This representation of Alexandria belongs to the first Latin edition, volume II, of the book Civitates Orbis Terrarum which was published in 1575. Its principal authors were the editor Georg Braun and the important engraver and publisher Franz Hogenberg. This book is very important because it was the second oldest printed atlas in the history of world cartography, and the first atlas of towns. The image that I am going to describe shows a bird eye’s view of Alexandria, a very important city in the north of Egypt. It also displays the urban structure and the economic activities of the city in the 16th century.

Alexandria was founded in 331 BC by Alexander the Great in the Nile Delta, and the close proximity of Rhakotis meant access to labor and other services for the creation of this city. The great location was taken advantage of the crops, due to the fertile soil, the trade with other countries because of the harbor, etc.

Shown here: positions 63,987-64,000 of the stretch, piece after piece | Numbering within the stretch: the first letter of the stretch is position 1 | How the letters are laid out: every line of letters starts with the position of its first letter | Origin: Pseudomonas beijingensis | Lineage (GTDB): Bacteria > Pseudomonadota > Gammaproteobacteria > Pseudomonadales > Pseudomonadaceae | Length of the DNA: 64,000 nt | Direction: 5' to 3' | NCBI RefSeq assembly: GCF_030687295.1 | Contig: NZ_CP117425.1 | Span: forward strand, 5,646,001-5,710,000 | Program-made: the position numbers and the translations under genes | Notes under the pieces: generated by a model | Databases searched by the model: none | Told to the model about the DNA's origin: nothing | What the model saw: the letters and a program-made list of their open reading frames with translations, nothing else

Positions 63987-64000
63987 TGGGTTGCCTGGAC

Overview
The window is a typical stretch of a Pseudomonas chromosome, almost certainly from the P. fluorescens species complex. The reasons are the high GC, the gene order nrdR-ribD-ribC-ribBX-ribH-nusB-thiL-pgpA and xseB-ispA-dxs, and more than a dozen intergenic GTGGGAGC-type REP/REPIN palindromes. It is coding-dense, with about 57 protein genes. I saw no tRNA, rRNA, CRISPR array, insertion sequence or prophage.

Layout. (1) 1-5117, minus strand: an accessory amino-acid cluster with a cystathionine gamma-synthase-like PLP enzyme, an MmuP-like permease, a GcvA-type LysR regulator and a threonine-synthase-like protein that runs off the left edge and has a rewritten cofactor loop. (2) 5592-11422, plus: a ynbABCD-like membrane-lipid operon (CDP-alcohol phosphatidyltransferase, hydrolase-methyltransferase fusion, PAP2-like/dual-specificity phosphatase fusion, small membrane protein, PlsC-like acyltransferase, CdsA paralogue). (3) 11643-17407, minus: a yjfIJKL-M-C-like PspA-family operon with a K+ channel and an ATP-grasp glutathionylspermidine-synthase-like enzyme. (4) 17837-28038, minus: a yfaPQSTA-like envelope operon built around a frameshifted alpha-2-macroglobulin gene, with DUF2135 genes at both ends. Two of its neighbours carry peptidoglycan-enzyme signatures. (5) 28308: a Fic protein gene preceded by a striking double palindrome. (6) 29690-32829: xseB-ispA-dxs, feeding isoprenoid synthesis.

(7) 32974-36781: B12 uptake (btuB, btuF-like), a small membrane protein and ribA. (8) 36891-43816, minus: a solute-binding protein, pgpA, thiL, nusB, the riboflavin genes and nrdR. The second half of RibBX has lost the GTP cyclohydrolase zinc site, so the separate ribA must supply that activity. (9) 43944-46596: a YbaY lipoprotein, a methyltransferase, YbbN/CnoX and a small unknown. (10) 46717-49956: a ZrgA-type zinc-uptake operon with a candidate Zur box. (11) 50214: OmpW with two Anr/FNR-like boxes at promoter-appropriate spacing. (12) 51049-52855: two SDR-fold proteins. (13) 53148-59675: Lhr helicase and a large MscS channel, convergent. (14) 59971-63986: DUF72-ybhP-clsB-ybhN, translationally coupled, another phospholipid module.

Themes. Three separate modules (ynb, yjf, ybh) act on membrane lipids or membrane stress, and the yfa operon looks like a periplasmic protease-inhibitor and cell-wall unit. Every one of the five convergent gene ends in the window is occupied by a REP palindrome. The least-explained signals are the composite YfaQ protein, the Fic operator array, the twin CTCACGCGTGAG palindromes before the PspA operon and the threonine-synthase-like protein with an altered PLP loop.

In the image, we can appreciate the urban layout of the city. This city was surrounded by a city wall, which had an irregular shape, and it protected the city of external attacks; until the 19th century the gates were close because of Bedouin raids. It had four gates, the most important one was the Nile gate due to the trade, however, in the 16th century, it was obstructed by sediments, and the products that arrived through this gate were transported by camels. The town planning was irregular, and the branches of the Nile also set where the buildings were situated; moreover, we can observe that the streets were very narrow. Though in the image we can observe that was a very irregular plan, the ancient town, according to Alexandre’s foundation, had a grid plan with two main streets. But the story of Alexandrian Urbanism has been modified by the political empires, Egyptians, Romans, the Islamic period…, so this is why in the 16th century the city was so different.